Make your own bullet lube too. Stuff is getting way too expensive in the stores for a little tube. Made several quarts myself last yr, beeswax and vaseline mainly. I know a beekeeper and get the generic vaseline from Walmart, etc. There are many recipes online.

  14. Sam F. Youte says:

    Ken ,

    your welcome ! You feel the need to get out of ” motown / ceres ” for the day head up to oroville & take miss lisa with you. Rcbs in oroville doe’s not sell to the public btw , they only do equipment exchanges their etc… However , the staff will be more than happy to answere any questions you may have that any of us here can’t answere . Be sure to check out the outdoors store ! next to rcbs They have a hunting museum in the back also ..

    Save your money for a good melt pot , you’ll be happy you did . I recommend the rcbs ” pro melt ” .love mine ! Also no fuckin around with the on/off switch { they wear out } if you choose the pro melt , i simply unplug it when i’m finished . It’s safe to leave lead in the pot if you choose, make a note of what type if your using seperate rifle / pistol ingots .

    Because this pot draws alot of power when turned on , it will trip the ” GFI ” , find a plug that is not wired for “GFI ” . I speak from experience !

    Clothing , wear britches & a good pair of leather boots while casting . I use leather gloves when pouring & welders gloves when adding ingots . The ” tensil fairy ” will ruin your day if your not paying attention . Safety glasses also , you only have one set of eye’s ..protect them . I wear a denim long sleeve button up to protect my upper body from the ‘ tensil fairy ” .

    ” Flux ” … i use tea cup candles cut in quarters , i add a thumb nail size each time i add a ingot & my pour is spot on . Sawdust will work also , make sure no moisture is present THIS IS CRITICAL . Moisture get’s in the melt & there is a potential of KABOOM . Use a mould mallet with your moulds , http://www.amazon.com/RCBS-80007-Mould-Mallet/dp/B002SF6RDE , don’t worry about the wood chips / flakes getting mixed with the ” silver kisses ” these are hershey kiss ” looking lead { silver color } that is knocked from the top of the mould.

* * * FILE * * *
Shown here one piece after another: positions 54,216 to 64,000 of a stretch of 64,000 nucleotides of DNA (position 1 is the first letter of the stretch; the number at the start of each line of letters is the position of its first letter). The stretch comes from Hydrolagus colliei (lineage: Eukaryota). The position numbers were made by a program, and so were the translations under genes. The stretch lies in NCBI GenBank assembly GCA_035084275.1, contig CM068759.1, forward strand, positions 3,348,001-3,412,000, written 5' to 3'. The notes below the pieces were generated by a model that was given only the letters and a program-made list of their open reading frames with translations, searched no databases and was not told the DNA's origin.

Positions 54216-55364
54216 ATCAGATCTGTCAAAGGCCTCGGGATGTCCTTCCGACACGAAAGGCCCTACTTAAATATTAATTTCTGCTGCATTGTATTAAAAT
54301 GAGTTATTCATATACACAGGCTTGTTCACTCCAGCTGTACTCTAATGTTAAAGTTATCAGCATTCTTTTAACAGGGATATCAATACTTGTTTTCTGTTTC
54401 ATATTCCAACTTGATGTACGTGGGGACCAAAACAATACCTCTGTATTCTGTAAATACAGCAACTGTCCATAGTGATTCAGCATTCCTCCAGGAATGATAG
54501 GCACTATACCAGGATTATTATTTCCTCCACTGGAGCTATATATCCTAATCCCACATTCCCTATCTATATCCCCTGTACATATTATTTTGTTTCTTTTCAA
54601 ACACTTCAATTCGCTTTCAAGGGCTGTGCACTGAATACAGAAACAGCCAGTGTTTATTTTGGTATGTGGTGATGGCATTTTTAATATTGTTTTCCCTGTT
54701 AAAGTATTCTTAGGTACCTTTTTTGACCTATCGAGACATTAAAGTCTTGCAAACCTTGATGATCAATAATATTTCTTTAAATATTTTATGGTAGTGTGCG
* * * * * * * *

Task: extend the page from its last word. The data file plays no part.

Once you get a good pile , GENTLY put them back into the melt with any wood shavings .The wood shavings will act as a flux . Leave the dros alone ! It’s antimony rich , stir the pot on occasion if need be . Dros is the shit that floats around on top of the melt …

    Want to pimp out your cast pot ? Check this out ….. http://www.my2ndright.com/ Scroll down to the rcbs promelt & you’ll see what i’m talking about . I have both the shelf & the lid . The lid is great for setting your mold on top while the pot is getting hot . Cast moulds will retain heat so you can work at a decent pace. If you purchase the “kit ” it comes with 1 mould guide bar , that’s all you need .

    If you gotta get up & away from the bench , simply place the mould on top of the lid & the heat will keep the mould hot. When i got into casting just recently , i purchased the less expensive tools first then saved up for the more costly items i needed . Check swappin & sellin ” on “castboolits” periodically for great casting deals if you don’t want to purchase all new equipment. Patience will pay off for you in the long run .

    Oroville , it’s located in ” the state of jefferson ” lot’sa good like minded folks up their . Paradise is northeast of their & there are sportsman’s stores in town . I highly recommend ” CW ENTERPRISES ” Paradise Ca , 95969 phone # 530 – 877-7907 cell 530 -518 -3844
    saturdays are by appt only. email is cwenterprises@att.net I don’t have an address , call & ax fo it .

    My pop’s & i call “cw ” duck dynasty ” , i bout jizzed myself when i walked through the door. Folks from TFBA go up their to get their reloading supplies. Looking for powder ?? Chances are he may it . Call ahead ..

    Want to browse miltary surplus in paradise ? Swiss link Inc 5365 clark rd paradise , small shop , however they have decent prices on ammo can’s . Surplus city in Oroville ,not far from rcbs has a massive collection of different size ammo can’s .However , last time i was in their ,it appeared their cans went for a swim in the euphrates river !

    When hand loading , resist the temptation of double loads & hot loads … Those are for pornstars !

    When loading cast boolits for rifle , look into the lyman ” m die ” or lee universal expanding die . This die[s] will expand the case mouth to allow the rifle boolit w/ gas check to clear the case mouth & not ” shave the boolit ” .

    Elmo ,

    yep ca sucks , however that is not going to deter me or others in this state to continue to exercise our natural right to self defense . Ban all they want , there will always be ways around shit ….Btw…How’s the war on drugs going ? Frankly , the asswipes in charge & who want to impose their will on us can kiss my white ass …